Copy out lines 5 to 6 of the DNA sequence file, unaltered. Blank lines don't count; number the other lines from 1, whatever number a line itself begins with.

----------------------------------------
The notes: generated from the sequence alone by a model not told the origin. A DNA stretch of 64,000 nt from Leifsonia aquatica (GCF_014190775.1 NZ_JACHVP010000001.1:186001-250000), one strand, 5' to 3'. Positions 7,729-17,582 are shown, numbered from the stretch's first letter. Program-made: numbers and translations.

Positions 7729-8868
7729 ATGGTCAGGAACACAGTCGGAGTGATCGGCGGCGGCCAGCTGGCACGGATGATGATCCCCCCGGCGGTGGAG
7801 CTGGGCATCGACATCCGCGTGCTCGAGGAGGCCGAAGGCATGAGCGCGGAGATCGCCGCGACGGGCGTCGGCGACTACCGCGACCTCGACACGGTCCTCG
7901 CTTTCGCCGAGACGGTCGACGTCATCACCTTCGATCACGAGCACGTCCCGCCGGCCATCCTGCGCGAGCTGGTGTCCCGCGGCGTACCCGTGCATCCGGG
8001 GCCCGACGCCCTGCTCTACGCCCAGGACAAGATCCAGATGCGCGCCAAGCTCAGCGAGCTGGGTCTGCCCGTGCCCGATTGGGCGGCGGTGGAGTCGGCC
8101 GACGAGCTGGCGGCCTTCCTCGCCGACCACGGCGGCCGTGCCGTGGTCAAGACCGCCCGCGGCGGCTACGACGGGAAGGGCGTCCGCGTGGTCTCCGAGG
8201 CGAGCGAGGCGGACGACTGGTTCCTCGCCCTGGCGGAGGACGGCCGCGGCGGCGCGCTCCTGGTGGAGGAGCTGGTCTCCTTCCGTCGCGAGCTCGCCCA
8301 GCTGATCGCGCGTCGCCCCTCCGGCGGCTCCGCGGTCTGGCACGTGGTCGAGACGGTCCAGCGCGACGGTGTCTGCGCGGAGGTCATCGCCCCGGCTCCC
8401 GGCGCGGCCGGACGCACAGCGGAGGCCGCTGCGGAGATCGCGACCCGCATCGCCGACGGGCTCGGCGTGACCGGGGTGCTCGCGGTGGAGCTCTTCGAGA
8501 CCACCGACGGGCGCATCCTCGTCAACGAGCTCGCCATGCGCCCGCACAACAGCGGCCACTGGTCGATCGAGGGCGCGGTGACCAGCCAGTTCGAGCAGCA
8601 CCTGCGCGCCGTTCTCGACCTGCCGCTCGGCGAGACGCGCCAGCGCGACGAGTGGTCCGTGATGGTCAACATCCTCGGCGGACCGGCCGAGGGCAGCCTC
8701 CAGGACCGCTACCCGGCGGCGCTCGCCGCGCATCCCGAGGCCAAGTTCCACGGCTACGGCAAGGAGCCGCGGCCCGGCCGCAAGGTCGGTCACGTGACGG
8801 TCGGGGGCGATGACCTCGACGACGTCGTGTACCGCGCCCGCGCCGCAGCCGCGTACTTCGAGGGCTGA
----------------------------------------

7901 CTTTCGCCGAGACGGTCGACGTCATCACCTTCGATCACGAGCACGTCCCGCCGGCCATCCTGCGCGAGCTGGTGTCCCGCGGCGTACCCGTGCATCCGGG
8001 GCCCGACGCCCTGCTCTACGCCCAGGACAAGATCCAGATGCGCGCCAAGCTCAGCGAGCTGGGTCTGCCCGTGCCCGATTGGGCGGCGGTGGAGTCGGCC